Circling 600 feet above the ground, its thermal camera trained on the scrubland below, the drone keeps silent watch for its target.
When a telltale white blur appears on screen, the aircraft will drop closer to earth to confirm the identity of its quarry before summoning armed backup.
This is not the militant strongholds of Afghanistan or Pakistan but the African bush. The target is the critically-endangered black rhino and those illegally hunting it.
As the demand for rhino horn soars, driven by buyers in Asia for its reputed medicinal properties, so too does the sophistication of the poachers.
Faced with hunting gangs using helicopters, night-vision goggles and high-powered rifles, those protecting the rhinos are also being forced to up their game.
This weekend, The Daily Telegraph witnessed the first flight of an Unmanned Aerial Vehicle, or drone, in pursuit of suspected poachers in South Africa.
The small, lightweight, battery-powered Falcon drones can be launched by hand in minutes and fly over a range of five miles for up to 90 minutes. Fitted with high-resolution infrared cameras, they can pick out elephants, rhinos and lions as well as anyone that might be tracking them.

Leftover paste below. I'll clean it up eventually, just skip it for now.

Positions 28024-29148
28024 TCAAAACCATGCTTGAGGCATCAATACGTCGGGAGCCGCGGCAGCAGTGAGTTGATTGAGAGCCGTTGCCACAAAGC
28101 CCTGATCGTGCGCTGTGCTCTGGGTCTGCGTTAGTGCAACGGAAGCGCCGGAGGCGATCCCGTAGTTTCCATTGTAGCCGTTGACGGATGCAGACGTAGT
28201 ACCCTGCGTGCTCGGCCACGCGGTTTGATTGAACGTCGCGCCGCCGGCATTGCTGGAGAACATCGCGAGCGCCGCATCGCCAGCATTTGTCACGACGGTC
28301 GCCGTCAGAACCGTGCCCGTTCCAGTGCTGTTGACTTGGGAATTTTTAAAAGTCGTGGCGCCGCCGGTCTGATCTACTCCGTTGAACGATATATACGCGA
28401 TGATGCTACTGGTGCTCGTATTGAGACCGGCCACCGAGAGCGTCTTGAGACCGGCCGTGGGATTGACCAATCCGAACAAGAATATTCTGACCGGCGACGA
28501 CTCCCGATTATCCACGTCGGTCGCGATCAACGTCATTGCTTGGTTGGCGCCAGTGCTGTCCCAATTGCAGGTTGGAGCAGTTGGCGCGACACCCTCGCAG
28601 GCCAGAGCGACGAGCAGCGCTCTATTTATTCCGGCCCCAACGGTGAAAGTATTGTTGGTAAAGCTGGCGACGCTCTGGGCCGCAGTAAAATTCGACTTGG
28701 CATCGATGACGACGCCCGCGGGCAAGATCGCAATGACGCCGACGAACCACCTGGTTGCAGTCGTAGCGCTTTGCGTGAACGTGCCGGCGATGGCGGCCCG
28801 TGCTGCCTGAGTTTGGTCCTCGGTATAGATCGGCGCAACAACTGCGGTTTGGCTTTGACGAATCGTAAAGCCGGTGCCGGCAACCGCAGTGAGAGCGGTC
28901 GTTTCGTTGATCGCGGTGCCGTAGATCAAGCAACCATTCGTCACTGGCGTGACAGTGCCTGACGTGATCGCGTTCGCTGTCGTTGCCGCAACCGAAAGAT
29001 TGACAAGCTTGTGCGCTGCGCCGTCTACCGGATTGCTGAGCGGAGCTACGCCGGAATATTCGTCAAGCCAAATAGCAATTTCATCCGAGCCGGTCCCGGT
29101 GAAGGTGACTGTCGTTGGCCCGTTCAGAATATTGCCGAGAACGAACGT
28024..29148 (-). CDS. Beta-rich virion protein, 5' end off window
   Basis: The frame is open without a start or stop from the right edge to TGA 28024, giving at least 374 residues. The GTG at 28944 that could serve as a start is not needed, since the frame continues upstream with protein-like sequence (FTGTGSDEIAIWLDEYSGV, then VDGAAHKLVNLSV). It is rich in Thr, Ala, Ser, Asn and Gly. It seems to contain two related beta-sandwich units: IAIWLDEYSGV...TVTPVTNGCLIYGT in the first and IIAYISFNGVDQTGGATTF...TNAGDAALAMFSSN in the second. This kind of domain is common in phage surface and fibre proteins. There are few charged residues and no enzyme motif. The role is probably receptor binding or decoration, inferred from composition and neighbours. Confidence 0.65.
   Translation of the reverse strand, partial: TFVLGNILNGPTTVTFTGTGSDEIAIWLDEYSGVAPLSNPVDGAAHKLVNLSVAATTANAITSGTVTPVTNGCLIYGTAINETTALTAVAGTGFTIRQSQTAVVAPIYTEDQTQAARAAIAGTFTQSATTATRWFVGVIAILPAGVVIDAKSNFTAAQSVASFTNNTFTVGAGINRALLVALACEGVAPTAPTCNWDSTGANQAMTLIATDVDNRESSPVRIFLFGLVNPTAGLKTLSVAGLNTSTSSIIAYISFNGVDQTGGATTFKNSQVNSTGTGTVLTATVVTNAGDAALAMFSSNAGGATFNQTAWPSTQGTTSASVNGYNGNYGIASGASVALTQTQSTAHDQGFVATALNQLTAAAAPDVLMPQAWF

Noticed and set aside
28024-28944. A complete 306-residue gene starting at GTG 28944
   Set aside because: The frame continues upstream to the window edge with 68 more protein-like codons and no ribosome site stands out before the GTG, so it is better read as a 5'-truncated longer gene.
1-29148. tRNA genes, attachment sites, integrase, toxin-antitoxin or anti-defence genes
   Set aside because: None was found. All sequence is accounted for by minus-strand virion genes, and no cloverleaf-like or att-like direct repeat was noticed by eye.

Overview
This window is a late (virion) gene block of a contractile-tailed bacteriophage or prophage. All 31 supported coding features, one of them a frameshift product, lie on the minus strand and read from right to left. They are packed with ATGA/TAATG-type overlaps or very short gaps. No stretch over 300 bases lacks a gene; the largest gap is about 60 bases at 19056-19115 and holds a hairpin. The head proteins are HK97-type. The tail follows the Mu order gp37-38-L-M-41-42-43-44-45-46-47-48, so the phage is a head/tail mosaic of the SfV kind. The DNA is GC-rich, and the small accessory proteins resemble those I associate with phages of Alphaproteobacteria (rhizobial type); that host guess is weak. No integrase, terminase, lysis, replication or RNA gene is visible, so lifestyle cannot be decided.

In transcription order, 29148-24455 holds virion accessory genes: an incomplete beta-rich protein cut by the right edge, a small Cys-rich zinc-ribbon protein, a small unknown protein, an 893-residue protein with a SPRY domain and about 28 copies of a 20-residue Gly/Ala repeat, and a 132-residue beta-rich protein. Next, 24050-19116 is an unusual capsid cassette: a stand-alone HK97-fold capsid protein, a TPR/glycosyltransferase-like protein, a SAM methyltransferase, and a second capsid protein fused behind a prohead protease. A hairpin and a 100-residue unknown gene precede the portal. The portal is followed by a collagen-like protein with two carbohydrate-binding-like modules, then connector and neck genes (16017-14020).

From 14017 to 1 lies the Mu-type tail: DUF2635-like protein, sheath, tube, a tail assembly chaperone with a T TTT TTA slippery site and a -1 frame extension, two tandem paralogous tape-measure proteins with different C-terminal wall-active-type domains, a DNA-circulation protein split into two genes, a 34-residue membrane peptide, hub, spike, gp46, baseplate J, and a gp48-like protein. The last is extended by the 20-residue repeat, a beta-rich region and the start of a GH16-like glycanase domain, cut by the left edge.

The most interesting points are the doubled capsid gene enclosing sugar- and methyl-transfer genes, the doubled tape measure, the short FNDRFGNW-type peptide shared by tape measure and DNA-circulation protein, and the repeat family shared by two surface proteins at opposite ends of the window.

Their operators use statistical analysis of when and where previous rhino killings took place to direct the UAVs and position the rangers close to poaching “hot spots”.
When suspected hunters are identified, those tracking them can be prepared with the knowledge of how many they are facing and if they are armed. Once arrests are made, they will have video footage to put before the courts.
Those behind the project, which is co-ordinated by the Endangered Wildlife Trust, hope that by using the controversial technology, they can help turn the tide in the battle against poachers and a £6.6 billion wildlife trafficking industry which, it is now claimed, could be fuelling terrorism. In December, the US upgraded wildlife trafficking to a national security threat amid reports poaching helps fund, among others, al-Shabaab militants in Somalia.
In South Africa, home to most of the continent’s rhinos, the war against poachers is being lost. Since 2007, with a growing middle class in China, Vietnam and Thailand buying ground rhino horn to treat ailments including “devil possession” and cancer, rhino deaths have rocketed by 3,000 per cent.
In 2011, 448 South African rhinos were killed. So far this year, 350 have died and it is projected the toll will reach 750 by December.
The country’s flagship national park, the Kruger, has lost more than 50 per cent of its rhinos since 2010. The national army has been sent to help rangers take the poachers on and there are almost daily reports of violent gun battles and mounting human casualties along with the rhinos.